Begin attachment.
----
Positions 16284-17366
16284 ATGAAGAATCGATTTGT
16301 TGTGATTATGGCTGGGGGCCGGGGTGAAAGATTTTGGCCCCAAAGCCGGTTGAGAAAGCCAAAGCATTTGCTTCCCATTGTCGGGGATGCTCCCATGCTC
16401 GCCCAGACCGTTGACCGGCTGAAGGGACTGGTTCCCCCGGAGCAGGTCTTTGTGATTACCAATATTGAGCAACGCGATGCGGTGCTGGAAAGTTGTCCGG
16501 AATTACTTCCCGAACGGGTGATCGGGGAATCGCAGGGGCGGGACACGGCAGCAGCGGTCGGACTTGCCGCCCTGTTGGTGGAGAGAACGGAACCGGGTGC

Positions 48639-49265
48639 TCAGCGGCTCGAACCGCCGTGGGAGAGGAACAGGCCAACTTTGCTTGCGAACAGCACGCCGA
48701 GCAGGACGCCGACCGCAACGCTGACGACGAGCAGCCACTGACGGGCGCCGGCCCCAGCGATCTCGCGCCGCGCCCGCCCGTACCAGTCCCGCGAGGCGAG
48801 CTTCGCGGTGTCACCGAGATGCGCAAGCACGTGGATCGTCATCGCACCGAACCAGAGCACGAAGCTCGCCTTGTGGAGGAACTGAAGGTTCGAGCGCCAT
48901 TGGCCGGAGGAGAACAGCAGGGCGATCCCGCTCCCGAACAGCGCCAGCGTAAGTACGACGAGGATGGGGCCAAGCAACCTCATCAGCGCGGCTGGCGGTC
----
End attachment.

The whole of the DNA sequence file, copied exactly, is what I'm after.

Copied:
Positions 16284-17366
16284 ATGAAGAATCGATTTGT
16301 TGTGATTATGGCTGGGGGCCGGGGTGAAAGATTTTGGCCCCAAAGCCGGTTGAGAAAGCCAAAGCATTTGCTTCCCATTGTCGGGGATGCTCCCATGCTC
16401 GCCCAGACCGTTGACCGGCTGAAGGGACTGGTTCCCCCGGAGCAGGTCTTTGTGATTACCAATATTGAGCAACGCGATGCGGTGCTGGAAAGTTGTCCGG
16501 AATTACTTCCCGAACGGGTGATCGGGGAATCGCAGGGGCGGGACACGGCAGCAGCGGTCGGACTTGCCGCCCTGTTGGTGGAGAGAACGGAACCGGGTGC

Positions 48639-49265
48639 TCAGCGGCTCGAACCGCCGTGGGAGAGGAACAGGCCAACTTTGCTTGCGAACAGCACGCCGA
48701 GCAGGACGCCGACCGCAACGCTGACGACGAGCAGCCACTGACGGGCGCCGGCCCCAGCGATCTCGCGCCGCGCCCGCCCGTACCAGTCCCGCGAGGCGAG
48801 CTTCGCGGTGTCACCGAGATGCGCAAGCACGTGGATCGTCATCGCACCGAACCAGAGCACGAAGCTCGCCTTGTGGAGGAACTGAAGGTTCGAGCGCCAT
48901 TGGCCGGAGGAGAACAGCAGGGCGATCCCGCTCCCGAACAGCGCCAGCGTAAGTACGACGAGGATGGGGCCAAGCAACCTCATCAGCGCGGCTGGCGGTC